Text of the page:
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Veteran Anchorage Assemblyman Dick Traini seeks another term in Midtown race

  • Author: Devin Kelly
  • Updated: September 28, 2016
  • Published March 25, 2016

Veteran Anchorage Assemblyman Dick Traini is up for re-election on April 5, and is hoping to seize a third consecutive term in a career on the Assembly that has spanned nearly two decades.

His challenger, Anchorage businessman Ron Alleva, says it's time for Traini to give someone else a turn. Traini, though, says he still has work to do, such as increasing the number of police officers.

"I've been doing this for awhile," Traini, the chair of the Assembly, acknowledged in a recent interview. "I want to make sure I continue to bring Midtown's concerns to the forefront."

By sitting out a year when he was subject to term limits, Traini, who turns 67 on Sunday, has served on the Assembly a total of 17 years, which he said is longer than any other Assembly member since the city and borough were unified in 1975. He's spent 12 years as chair.

Known as a forceful personality, Traini first won election to the Assembly in 1991 and served three years before losing to future mayor George Wuerch. In 2001, he was appointed to a vacancy, won election a year later, and served two full terms.

In 2008, Traini was unseated by Elvi Gray-Jackson in a race that included a court case challenging Traini's ability to serve another term because of term limits. Traini ran again in 2010 for the other Midtown seat, and won.

He and Gray-Jackson are now good friends and close political allies. They even made T-shirts that say, on the front, "Who you gonna call?" The back says, "Dick & Elvi."

"We just work really well together, and we get things done," Gray-Jackson said in a phone interview. She added, speaking of Traini: "There's something to be said for knowledge, especially when it comes to municipal government."

In his most recent term, Traini pointed to victories like the purchase and dedication of a Midtown pond as a park, and the tearing down of an old fire station at Lake Otis Parkway and 47th Avenue to make room for more car and bike parking near the Campbell Creek trail.

At community council meetings in his district, Traini is more or less a fixture.

"I don't always agree with him but I find him at every meeting," said Karen Dechman, president of the Midtown Community Council. "Go to community councils around town and there he is. I don't know how he keeps the hours he does."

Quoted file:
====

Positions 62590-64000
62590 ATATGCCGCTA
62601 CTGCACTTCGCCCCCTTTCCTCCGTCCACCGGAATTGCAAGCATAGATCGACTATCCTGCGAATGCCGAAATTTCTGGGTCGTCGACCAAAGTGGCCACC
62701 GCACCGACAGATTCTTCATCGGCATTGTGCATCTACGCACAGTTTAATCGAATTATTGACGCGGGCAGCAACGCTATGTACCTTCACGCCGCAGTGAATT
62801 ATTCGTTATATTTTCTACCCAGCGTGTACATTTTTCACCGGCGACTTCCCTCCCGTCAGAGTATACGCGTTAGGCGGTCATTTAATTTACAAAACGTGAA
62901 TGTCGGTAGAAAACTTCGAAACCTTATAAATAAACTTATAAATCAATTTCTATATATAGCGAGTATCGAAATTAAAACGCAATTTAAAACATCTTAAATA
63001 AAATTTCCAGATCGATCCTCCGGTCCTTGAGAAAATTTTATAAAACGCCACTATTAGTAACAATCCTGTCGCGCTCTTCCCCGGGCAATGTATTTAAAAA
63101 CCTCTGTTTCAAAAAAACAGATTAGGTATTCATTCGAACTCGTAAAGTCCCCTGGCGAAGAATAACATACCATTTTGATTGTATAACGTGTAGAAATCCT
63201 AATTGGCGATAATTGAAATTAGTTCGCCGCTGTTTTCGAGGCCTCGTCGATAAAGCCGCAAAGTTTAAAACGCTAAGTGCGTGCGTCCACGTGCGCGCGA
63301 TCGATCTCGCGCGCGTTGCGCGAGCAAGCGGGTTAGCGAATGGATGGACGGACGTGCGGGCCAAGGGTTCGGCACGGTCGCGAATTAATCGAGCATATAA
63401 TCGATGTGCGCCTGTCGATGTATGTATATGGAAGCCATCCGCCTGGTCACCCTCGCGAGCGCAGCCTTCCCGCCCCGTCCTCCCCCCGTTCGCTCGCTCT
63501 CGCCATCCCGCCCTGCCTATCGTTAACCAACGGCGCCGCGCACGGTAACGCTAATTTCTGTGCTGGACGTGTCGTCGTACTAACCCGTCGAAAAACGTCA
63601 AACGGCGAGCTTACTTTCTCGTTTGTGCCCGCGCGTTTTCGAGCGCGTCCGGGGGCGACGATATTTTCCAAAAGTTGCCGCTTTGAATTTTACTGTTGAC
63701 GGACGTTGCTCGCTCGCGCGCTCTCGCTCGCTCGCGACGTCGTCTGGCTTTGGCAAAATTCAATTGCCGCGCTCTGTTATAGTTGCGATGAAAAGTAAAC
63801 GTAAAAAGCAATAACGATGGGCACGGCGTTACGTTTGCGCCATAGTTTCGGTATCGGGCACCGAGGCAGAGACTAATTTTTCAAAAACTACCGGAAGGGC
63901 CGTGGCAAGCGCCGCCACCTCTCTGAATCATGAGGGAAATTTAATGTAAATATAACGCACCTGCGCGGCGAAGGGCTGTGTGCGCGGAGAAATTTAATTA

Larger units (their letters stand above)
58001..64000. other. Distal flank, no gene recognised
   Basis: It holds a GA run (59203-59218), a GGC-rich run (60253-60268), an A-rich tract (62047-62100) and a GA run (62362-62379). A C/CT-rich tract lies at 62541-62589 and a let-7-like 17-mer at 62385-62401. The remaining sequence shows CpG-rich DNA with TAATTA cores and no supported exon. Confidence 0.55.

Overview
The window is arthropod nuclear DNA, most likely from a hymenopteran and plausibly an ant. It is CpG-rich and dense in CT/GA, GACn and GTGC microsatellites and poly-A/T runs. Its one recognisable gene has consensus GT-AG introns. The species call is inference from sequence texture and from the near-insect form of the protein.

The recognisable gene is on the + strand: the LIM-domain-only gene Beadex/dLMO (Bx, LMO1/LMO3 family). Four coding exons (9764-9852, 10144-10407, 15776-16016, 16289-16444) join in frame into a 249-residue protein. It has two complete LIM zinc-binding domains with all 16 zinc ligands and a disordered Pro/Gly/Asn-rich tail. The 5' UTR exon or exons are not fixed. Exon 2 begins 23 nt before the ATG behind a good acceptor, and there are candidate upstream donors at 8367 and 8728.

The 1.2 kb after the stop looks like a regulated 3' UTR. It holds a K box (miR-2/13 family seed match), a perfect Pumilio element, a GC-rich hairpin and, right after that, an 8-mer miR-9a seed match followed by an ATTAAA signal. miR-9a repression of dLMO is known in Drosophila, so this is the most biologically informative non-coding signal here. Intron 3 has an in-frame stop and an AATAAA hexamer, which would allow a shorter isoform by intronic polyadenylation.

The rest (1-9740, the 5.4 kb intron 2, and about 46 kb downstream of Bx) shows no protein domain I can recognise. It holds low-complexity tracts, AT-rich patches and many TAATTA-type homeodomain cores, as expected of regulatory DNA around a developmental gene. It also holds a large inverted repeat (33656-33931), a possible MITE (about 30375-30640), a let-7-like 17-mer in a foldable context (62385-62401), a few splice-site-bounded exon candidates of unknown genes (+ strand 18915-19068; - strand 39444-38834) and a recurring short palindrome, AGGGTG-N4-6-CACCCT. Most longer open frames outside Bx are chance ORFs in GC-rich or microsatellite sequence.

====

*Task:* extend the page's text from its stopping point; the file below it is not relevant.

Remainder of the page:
Alleva, Traini's opponent, has yet to report raising any money in disclosures with the Alaska Public Offices Commission. There's little activity on a campaign Facebook page for Alleva, and his website simply displays an image of a campaign sign. Alleva did not submit a description of himself to the voters guide prepared by the League of Women Voters.

Alleva said he bought a moving van that's equipped with a horn. He said he's planning to drive through neighborhoods and "make all kinds of noise," reminding people to vote. He said that's a better tactic than to "flood their mailboxes with paper," and called the proliferation of yard signs "pollution."

Alleva, who is 64, said he's lived in Alaska for 42 years and spent the majority of it in the real estate business.

He has five children, most of whom work with him at Grubstake Auction Co., a real estate and auction company headquartered in downtown Anchorage. As one of his contracts, Alleva auctions off firearms and other contents of the Anchorage Police Department's evidence locker and lost-and-found drawers.

Over the years, Alleva has launched vehement complaints about social services organizations, like Bean's Cafe and the Brother Francis Shelter, clustered near his business. He has said the programs enable homeless alcoholics rather than helping them. He said in an interview that if he were elected to the Assembly, he would write an ordinance requiring the two nonprofits to hire private security guards.

Alleva occasionally testifies at Assembly meetings. Sometimes his testimony gets heated. He recalled that once, while Traini was chair, he was escorted out of the Assembly chambers because he kept trying to talk after his three-minute time limit was up.

He ran in 2011 for the downtown Assembly seat, losing to incumbent Patrick Flynn in a three-way race. Flynn got nearly 70 percent of the vote and Alleva got 15 percent.

Even Alleva says that Traini is "well-positioned" to win a third consecutive term.

"He's got a lot of union endorsements," Alleva said.

Of the $26,202 Traini has reported raising for his campaign, about $19,250 has come from political action committees affiliated with unions. Traini said his substantial union support is "because they know I care about this town."

Alleva said union endorsements shouldn't matter. He said he sees a problem with incumbents in general.

"The backlash should be, no matter who the incumbent is and how good he is, it's time to go," Alleva said. Traini, he said, had been in the Assembly too long.

"I hate to say it, but it's like an auctioneer who doesn't want to give up the mic," Alleva said.

Traini said he didn't have specific comments on Alleva. He called his opponent "a good auctioneer."

Read other profiles of this year's Anchorage Assembly races:

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